The said youthful MP worked with two other MPs from Busoga to persuade the MPs to reject the majority committee report which was against the interests of the large-scale sugar producers.

“There have been undocumented claims about improper dealings between some committees of Parliament and the subjects of investigation, they still remain mere whispers, however, Parliament could not ignore them. The Speaker cautioned both staff and members to be aware that such complaints are coming up,” the Director of Communications at Parliament, Chris Obore said.

Speaker Rebecca Kadaga during Parliament’s plenary sitting


Before the Sugar bill, MPs had debated and passed the Excise Duty (Amendment) Bill that slashed the tax levied on mobile money transactions to 0.5% on withdraws.

The telecom companies were reportedly against any form tax levy on mobile money transactions to be incurred by their customers given the effect the tax has had on mobile money transactions since July 1 when the tax was introduced.

Aware that Kadaga deployed some MPs to spy on their colleagues, plus the CCTV cameras that were installed almost everywhere in Parliament, the mode of receiving bribes has also changed.

It is no longer possible see the legislators trooping into an office at Parliament or some hotel to receive their packages.

“During debate on the Sugar Bill, the Speaker consistently said that the integrity of Parliament is at stake, and because we were already aware that she planted some people to spy on us, many of us were cautious about receiving any money to pass the bill,” an MP said.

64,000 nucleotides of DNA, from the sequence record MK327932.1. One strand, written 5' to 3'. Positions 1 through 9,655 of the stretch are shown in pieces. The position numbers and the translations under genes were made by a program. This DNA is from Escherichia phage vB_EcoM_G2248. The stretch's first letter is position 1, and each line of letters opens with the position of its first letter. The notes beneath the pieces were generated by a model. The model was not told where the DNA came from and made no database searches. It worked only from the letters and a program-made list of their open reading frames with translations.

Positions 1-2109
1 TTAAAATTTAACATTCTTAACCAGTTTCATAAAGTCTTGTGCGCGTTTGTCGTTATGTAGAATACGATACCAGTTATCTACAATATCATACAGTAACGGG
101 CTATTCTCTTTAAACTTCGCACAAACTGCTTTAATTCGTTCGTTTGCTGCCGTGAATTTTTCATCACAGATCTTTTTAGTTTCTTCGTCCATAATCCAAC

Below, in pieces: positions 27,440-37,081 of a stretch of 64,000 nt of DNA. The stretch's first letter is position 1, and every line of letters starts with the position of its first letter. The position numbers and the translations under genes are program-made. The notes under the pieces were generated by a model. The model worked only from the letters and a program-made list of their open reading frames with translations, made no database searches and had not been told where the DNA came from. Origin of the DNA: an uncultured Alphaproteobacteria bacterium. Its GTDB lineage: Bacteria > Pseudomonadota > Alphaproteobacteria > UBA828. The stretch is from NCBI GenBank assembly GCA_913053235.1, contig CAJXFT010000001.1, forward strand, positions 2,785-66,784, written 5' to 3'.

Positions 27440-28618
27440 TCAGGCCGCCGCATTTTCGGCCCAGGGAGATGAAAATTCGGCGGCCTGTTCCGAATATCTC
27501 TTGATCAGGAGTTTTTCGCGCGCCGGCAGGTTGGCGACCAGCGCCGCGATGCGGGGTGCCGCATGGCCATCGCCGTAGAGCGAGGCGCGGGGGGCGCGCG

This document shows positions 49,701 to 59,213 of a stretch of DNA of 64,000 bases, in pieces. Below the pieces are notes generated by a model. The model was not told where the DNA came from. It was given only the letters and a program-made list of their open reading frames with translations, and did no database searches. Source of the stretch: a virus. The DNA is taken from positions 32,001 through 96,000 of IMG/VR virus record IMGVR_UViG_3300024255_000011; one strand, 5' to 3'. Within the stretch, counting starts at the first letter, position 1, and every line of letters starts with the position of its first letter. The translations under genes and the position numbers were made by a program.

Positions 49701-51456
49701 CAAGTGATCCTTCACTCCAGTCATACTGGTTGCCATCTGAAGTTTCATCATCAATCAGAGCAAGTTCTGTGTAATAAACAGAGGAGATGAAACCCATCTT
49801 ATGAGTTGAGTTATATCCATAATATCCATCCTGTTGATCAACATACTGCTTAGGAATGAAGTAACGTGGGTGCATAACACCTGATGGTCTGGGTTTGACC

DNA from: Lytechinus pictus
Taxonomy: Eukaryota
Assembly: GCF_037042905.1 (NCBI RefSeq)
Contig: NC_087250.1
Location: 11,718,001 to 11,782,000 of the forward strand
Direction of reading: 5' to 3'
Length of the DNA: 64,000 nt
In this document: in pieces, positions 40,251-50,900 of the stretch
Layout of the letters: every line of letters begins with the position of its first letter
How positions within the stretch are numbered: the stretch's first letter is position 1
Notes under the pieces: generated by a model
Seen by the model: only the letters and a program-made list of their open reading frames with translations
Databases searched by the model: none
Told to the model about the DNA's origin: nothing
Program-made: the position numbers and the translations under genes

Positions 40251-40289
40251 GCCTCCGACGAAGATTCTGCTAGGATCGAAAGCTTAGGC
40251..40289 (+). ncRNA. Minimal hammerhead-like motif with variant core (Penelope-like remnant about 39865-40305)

On November 15 when the Sugar Bill was read for the second time, a youthful MP quietly talked to his colleagues promising a payment of between Shs 10 million and Shs 15 million each to cater for the interests of the large-scale sugar producers.

For fear of being captured by the CCTV cameras or by Kadaga’s spies, the legislators were to receive the packages while in traffic jam.

“Somebody waits for you somewhere in a traffic jam, and when you get there, you just lower your window, he throws in the package wrapped in a black kaveera and you proceed,” an MP who confessed having received the bribe money told this writer on condition of anonymity.


In May, Kadaga told journalists that she had received several complaints about MPs and Parliamentary staff, especially committee clerks, but she hadn’t landed on evidence to incriminate them.

Obore said that Parliament is now urging the public to report cases of bribery to Kadaga’s office or that of Jane Kibirige, the Clerk to Parliament.

“Parliament is pushing for transparency and accountability in all its operations. The Majority of MPs are concerned and do their work diligently, however, if there are some who may be involved in improper dealings, they need to first reflect as leaders to be conscious of the image of the institution of Parliament, and secondly, be aware that the Speaker wields power to cause disciplinary action against them if she gets evidence,” Obore said.

He however said that some of the claims could be engineered by some subjects of Parliamentary investigation with the aim of blackmailing the MPs not to pursue their oversight role.